Read Part 1 here…
So we left off with me having left The Bridal Garden with two dresses on my mind. As soon as I saw the pictures from Kerri, I knew.
Serious note to ladies who are shopping – even if it’s not allowed, take pictures. I was shocked by how what I thought looked fabulous on—the Elizabeth Fillmore in the first pictures—did not photograph quite so. Body dysmorphia FTLoss.
Scott and I were at brunch for Valentine’s Day when these arrived in my inbox and I was so excited about the pictures I may have a) accidentally showed him, and b) spent a significant amount of time forwarding them to interested parties.
Another note to ladies who are shopping – if you accidentally show your fiancé a photo of the dress, with or without you in it, he absolutely will not remember it come the wedding. (Unless he is some kind of whore for fashion with the memory of an elephant.) And as an interesting sidebar to those of you already marrieds, asking your fiancé to remember and describe your dress is a really hilarious game to play—and win. Thinking this was a sad WIC cliché after reading it in UK Cosmo, I asked Scott while on the plane home from our honeymoon. Even he, who generally notices clothes and has an eye for them, was way way off.
So I loved the dress, but there was still the matter of the price.
And my own indecisiveness.
The dress was also dirty, and though it mostly fit, it would need some altering. I wasn’t prepared for the cost ($250! for cleaning, and $275! for alterations) associated with those either. So I brought another friend, this one with some dress cleaning/altering experience—Beverly Hills Bloomingdales FTW.
And then I made an appointment at the salon my friend Aimee’s dress came from. (Because yes, she had bought her dress back in September, the day after we went shopping together. And I’d hate her for it, except she wound up having waaay more dress drama than me in the end.)
It was there that I tried on a bunch of dresses I never would have except they were the only things in my price range/size. Because uh yea, I’m not a Kirstie Kelly for Disney Bridal kinda girl. Or so I thought.
Much like David’s Bridal (or so I hear – I never did get to go into a David’s), the Disney Princess line was surprisingly okay.
This little jam did in fact make me feel like a princess. Probably because it’s like, what, an exact replica of Belle’s gold dress? But even for a 28 year old, getting to dress up for five minutes as Belle one last time was pretty awesome.
And then I realized, uh yea, I don’t want to be Belle for my wedding.
Next came a couple womp, womp dresses that were not from Kirstie Kelly, but are proof that sometimes things (usually the ones that didn’t make it out of the fitting room), can look just plain shitty.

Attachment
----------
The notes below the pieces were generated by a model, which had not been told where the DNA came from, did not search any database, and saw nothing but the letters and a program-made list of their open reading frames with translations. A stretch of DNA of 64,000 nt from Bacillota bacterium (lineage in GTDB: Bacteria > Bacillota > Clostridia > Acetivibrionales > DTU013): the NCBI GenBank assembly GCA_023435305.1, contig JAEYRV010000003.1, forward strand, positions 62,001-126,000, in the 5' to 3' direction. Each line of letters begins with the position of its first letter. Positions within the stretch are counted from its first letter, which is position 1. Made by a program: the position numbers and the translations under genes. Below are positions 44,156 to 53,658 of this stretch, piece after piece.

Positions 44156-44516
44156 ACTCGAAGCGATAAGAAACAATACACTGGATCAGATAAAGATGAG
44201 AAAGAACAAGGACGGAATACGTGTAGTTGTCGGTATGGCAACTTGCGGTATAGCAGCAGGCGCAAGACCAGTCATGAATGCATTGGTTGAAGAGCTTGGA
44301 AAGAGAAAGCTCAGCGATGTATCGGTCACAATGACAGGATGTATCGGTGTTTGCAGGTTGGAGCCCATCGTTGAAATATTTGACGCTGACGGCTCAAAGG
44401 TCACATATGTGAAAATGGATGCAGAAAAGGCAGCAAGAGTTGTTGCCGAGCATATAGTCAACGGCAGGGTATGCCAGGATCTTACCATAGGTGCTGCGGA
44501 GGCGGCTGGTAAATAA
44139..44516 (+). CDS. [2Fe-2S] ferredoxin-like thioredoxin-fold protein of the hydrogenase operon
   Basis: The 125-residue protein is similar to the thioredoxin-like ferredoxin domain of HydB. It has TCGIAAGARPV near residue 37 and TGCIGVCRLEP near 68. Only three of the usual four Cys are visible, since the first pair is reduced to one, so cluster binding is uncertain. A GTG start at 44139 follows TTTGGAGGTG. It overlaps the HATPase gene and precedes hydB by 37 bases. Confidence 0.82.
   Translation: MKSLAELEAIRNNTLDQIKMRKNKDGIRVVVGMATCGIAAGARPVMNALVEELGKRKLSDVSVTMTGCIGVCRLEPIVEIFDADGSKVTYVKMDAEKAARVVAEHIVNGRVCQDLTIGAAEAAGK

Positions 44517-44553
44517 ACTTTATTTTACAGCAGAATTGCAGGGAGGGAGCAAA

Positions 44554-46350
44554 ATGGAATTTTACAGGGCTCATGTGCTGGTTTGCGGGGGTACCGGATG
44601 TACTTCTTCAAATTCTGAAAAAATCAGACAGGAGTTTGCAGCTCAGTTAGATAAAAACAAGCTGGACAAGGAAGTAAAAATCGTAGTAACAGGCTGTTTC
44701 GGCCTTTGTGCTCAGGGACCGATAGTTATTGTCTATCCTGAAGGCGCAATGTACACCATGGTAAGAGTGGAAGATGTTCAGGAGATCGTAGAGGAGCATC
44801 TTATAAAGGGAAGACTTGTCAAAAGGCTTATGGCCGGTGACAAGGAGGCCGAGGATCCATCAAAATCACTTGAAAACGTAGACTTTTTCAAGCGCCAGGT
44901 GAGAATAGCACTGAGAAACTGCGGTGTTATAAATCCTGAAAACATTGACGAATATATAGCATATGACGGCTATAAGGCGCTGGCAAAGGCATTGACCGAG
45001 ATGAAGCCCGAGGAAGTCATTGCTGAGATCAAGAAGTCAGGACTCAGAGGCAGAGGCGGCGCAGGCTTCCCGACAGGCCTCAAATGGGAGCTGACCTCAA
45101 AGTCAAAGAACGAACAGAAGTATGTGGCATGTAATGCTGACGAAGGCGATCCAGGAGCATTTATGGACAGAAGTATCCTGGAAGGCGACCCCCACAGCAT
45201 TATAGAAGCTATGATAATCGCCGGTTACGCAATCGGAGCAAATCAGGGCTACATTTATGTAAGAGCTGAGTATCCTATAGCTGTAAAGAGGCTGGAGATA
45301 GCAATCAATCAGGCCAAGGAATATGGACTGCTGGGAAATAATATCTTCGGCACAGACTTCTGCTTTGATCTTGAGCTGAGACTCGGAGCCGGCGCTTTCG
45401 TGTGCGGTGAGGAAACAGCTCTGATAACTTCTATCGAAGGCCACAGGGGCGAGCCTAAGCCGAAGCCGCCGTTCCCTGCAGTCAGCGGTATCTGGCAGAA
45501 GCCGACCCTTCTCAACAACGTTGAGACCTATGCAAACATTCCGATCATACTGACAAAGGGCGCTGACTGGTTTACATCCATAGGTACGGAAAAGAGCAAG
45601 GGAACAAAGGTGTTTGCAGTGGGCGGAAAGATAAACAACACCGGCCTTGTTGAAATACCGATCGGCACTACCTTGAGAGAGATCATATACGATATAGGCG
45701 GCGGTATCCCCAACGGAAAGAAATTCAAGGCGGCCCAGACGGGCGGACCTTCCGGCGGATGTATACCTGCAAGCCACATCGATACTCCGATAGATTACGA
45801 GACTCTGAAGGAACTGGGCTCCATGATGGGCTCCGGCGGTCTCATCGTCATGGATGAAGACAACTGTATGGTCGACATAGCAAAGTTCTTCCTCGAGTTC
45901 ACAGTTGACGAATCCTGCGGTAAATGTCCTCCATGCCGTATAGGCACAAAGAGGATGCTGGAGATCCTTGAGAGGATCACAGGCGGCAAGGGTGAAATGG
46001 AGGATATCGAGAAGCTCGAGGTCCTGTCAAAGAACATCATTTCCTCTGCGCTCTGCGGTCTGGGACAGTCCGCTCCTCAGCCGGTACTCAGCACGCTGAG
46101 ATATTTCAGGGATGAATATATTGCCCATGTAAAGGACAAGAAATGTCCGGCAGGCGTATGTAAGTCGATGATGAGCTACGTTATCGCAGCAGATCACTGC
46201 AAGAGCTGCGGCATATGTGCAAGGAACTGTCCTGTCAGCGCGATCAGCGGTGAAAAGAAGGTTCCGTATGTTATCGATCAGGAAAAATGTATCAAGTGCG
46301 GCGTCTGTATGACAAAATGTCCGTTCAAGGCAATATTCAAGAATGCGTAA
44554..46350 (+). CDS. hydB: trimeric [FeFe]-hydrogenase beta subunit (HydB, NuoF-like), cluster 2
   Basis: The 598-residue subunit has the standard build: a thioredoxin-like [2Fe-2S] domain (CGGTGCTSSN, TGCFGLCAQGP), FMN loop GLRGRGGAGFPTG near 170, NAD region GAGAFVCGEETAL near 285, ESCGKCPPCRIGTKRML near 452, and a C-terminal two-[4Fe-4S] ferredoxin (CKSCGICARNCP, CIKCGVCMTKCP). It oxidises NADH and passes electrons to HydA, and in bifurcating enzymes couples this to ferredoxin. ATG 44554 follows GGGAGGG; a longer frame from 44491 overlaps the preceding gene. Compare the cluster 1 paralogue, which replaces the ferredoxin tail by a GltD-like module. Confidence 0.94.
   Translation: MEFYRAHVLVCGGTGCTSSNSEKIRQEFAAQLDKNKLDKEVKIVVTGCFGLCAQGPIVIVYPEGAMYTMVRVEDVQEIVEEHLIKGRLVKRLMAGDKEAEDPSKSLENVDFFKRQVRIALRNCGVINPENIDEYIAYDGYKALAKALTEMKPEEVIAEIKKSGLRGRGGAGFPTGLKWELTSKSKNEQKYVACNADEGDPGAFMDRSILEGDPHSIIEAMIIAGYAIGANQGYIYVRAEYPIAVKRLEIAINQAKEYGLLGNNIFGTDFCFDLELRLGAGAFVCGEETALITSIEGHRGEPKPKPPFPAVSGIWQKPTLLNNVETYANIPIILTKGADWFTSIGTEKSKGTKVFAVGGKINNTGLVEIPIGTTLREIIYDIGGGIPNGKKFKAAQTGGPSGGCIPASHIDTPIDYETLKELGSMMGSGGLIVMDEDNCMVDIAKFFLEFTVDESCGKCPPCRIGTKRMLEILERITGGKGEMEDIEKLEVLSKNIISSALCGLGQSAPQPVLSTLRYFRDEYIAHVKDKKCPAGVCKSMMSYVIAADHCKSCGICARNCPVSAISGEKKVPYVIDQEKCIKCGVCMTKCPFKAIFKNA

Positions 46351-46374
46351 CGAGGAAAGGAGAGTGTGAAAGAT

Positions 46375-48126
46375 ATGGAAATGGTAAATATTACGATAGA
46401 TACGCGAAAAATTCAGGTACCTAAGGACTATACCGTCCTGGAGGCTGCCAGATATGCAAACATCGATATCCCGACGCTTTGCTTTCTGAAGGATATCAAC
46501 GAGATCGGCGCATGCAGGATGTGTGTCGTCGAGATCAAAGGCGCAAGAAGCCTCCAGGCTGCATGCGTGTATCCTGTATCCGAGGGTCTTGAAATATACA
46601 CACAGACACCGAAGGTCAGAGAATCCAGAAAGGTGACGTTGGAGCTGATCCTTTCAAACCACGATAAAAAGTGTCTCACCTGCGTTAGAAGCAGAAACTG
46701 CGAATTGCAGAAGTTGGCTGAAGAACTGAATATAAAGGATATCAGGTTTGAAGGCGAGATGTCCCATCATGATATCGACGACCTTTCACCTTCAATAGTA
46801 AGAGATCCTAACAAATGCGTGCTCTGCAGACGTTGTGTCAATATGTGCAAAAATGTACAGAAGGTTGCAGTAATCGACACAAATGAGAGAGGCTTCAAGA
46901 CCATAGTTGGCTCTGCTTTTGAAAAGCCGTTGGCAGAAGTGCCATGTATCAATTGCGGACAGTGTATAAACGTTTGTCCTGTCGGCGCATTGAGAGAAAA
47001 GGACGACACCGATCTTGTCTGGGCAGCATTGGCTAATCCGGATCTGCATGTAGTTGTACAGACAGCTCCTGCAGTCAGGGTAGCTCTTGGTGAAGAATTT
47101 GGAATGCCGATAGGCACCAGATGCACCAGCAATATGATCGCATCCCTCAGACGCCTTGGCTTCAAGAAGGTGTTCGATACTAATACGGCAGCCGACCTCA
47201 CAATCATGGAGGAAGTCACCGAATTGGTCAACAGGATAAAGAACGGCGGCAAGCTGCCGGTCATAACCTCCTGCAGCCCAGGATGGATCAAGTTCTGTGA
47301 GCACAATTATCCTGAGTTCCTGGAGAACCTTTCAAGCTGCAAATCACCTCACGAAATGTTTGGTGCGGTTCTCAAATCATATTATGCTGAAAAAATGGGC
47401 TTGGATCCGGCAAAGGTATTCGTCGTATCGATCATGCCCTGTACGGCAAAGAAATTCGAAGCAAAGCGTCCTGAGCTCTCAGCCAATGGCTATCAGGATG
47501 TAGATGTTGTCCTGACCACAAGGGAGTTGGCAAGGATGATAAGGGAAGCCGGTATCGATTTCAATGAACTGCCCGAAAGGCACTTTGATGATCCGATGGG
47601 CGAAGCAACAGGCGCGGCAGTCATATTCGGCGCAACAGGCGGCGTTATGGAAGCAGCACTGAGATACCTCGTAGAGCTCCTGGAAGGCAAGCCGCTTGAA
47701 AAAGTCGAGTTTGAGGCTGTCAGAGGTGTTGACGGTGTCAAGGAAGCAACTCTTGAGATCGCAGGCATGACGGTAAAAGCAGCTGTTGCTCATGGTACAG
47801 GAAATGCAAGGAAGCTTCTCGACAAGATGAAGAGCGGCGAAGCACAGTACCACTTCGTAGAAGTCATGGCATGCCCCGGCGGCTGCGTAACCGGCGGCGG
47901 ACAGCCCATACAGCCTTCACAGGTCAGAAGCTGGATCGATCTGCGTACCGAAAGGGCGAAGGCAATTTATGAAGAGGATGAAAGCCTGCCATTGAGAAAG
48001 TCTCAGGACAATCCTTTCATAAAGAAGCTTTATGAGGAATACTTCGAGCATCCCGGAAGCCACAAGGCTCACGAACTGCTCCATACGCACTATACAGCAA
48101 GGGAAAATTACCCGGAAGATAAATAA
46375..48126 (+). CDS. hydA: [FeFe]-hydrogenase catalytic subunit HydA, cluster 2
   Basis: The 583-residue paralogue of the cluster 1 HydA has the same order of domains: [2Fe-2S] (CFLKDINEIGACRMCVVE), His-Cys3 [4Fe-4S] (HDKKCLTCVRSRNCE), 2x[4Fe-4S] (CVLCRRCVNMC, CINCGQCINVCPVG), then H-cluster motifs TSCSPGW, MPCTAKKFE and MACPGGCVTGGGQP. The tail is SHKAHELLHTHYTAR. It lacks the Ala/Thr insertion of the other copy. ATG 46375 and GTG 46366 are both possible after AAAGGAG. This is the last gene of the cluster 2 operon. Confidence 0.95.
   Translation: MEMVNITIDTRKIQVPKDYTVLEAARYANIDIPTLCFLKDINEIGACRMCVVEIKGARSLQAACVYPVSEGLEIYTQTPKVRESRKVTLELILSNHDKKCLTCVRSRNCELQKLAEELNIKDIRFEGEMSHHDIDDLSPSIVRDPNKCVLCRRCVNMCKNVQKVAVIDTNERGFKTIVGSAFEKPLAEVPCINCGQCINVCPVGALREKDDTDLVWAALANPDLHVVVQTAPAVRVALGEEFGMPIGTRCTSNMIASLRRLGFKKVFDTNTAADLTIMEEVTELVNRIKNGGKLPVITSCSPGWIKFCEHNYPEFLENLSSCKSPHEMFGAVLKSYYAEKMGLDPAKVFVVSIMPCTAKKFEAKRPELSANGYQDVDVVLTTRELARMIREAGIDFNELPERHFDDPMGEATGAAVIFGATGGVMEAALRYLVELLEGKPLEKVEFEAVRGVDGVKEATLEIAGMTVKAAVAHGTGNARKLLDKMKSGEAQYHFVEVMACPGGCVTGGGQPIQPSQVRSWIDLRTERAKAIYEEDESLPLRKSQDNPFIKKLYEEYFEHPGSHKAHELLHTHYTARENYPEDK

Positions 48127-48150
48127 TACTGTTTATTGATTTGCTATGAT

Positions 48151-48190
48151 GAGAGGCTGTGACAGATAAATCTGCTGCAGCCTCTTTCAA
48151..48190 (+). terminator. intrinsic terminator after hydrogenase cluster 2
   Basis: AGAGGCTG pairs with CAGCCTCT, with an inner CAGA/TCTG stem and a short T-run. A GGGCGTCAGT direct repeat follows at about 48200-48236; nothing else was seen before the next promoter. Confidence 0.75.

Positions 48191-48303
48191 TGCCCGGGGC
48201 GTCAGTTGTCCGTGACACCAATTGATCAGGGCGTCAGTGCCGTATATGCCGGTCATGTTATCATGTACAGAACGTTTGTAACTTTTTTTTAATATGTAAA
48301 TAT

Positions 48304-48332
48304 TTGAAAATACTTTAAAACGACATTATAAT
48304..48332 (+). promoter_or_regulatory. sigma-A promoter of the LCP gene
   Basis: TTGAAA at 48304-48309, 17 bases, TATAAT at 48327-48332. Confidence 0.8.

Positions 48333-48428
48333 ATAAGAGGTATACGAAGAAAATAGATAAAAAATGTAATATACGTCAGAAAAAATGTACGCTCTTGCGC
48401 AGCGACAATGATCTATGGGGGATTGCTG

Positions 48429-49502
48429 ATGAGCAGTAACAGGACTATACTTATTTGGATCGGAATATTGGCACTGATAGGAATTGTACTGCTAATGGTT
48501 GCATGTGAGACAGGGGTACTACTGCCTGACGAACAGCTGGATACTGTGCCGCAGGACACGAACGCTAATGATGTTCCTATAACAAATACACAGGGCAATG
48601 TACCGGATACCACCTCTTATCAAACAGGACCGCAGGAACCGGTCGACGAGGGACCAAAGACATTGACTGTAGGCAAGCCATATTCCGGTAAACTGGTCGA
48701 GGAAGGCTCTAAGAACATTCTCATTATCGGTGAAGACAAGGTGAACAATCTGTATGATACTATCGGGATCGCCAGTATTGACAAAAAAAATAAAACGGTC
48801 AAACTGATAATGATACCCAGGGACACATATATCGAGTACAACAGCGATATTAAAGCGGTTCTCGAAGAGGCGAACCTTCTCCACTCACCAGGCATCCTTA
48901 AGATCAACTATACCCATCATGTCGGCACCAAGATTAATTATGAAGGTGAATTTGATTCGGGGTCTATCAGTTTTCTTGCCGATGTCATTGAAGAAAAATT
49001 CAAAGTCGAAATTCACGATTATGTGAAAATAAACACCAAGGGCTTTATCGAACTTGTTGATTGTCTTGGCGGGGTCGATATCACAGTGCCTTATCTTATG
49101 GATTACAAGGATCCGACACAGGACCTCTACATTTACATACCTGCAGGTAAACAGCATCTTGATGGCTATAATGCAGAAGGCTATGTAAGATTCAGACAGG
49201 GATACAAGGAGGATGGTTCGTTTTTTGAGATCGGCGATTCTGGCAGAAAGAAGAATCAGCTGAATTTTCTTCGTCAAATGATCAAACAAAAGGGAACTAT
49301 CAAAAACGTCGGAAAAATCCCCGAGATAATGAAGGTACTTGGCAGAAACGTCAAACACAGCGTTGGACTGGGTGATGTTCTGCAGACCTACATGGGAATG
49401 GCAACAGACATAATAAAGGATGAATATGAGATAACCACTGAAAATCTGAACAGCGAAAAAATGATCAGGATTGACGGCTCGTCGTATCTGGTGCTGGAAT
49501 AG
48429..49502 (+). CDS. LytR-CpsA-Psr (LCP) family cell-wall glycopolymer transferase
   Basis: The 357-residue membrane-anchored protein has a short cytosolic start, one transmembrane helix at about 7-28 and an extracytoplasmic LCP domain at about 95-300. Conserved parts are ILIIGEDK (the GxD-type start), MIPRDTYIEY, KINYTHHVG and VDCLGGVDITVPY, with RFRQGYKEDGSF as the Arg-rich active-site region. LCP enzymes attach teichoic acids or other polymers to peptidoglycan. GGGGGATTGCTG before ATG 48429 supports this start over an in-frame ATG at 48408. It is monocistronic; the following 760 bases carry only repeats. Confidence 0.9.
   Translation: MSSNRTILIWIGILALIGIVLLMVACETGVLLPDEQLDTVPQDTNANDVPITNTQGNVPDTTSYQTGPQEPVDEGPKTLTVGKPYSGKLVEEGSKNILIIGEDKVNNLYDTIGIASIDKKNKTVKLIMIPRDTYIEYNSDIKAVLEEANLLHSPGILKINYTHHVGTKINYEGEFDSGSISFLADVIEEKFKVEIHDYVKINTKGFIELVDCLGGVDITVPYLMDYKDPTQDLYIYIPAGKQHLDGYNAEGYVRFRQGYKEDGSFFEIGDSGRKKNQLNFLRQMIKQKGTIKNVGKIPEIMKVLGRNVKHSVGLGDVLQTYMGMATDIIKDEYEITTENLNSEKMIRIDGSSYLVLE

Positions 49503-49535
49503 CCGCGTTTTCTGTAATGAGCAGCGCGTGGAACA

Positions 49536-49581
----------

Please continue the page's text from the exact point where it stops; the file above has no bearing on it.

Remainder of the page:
I actually didn’t mind the first one, but it was too “trendy” for me. I hate to use that word because I think trendiness can save one from decision overload—there’s no greater validation or safety than “everyone else doing it”—but part of the allure of the Junko Yoshioka was that no one else had it. Short of making something custom or finding something vintage (and believe you me, I searched in every dark corner of the interwebs—despite longing for a story like Meg’s, I couldn’t bring myself to actually pound the pavement), how impossibly awesome to have a dress that you cannot find on a single “real wedding” blog post anywhere?!
But then, there came the dress that made me reconsider everything.
It was unlike anything I’d ever thought I wanted. Covered in beading. Flowy, not structured. And well, inspired by Princess Jasmine.
But it reminded me of this.
And come on, that is a truly great moment.
As a girl who once [seriously] considered spending $6,000 to have her wedding here and just sit on the floor and eat Chinese takeout, the easy comfort of this dress suddenly seemed like a forgotten necessity,
And then there was the price.
It was a very nice deal, and all the salesladies were just about bouncing off the walls with excitement, though of course you can never tell if that’s authentic or just put on to make the sale.
It was all so very tempting…
But I wasn’t thrilled with how I looked in the pictures, and regardless, I had one more appointment with Flora (which is the style name of the Junko Yoshioka), and 2 more friend’s opinions to gauge.
So I left behind Princess Jasmine, and put on my best big girl bargaining pants.
And bargain I did. I put on Flora, my friends fell in love, and I got that saleslady to knock $500 off the price (with only a little crying). Of course there was still cleaning and alterations, and I COMPLETELY forgot about sales tax until my credit card was out of my wallet. But this was my dress and I just didn’t want to look anymore. (That, and bargaining down money that’s going to a non-profit felt sort of wrong.)
My initial budget was an arbitrary and seemingly high number. But, as anyone can tell you, I am a Clothes Person, so putting some financial focus on The Dress seemed like the right thing to do. On the other hand, I am a Bargain Person, and so I also had the pipe dream that I’d be about to somehow conjure a $13,000 couture gown out of thin air for about $300. Because that’s how I roll.
So I was feeling a little down on myself for going over budget while forking over my Visa, when my friend Maureen observed (Maureen is getting married in August and clearly she will not be having any issues because she is far wiser than I), that based on the original number on the price tag, I was getting the dress at 80% off.
Epilogue: The memory of Jasmine did not go quietly into the night. In fact, I spent the entire evening after buying Flora wondering if I made a mistake. I set up an eBay saved search and even wound up trying on some Sue Wong wannabe Jasmine’s while helping Maureen at the Battle of the Brides. Thankfully, by the time a reasonably sized, reasonably priced Jasmine turned up on eBay, I had come to my senses and didn’t buy it.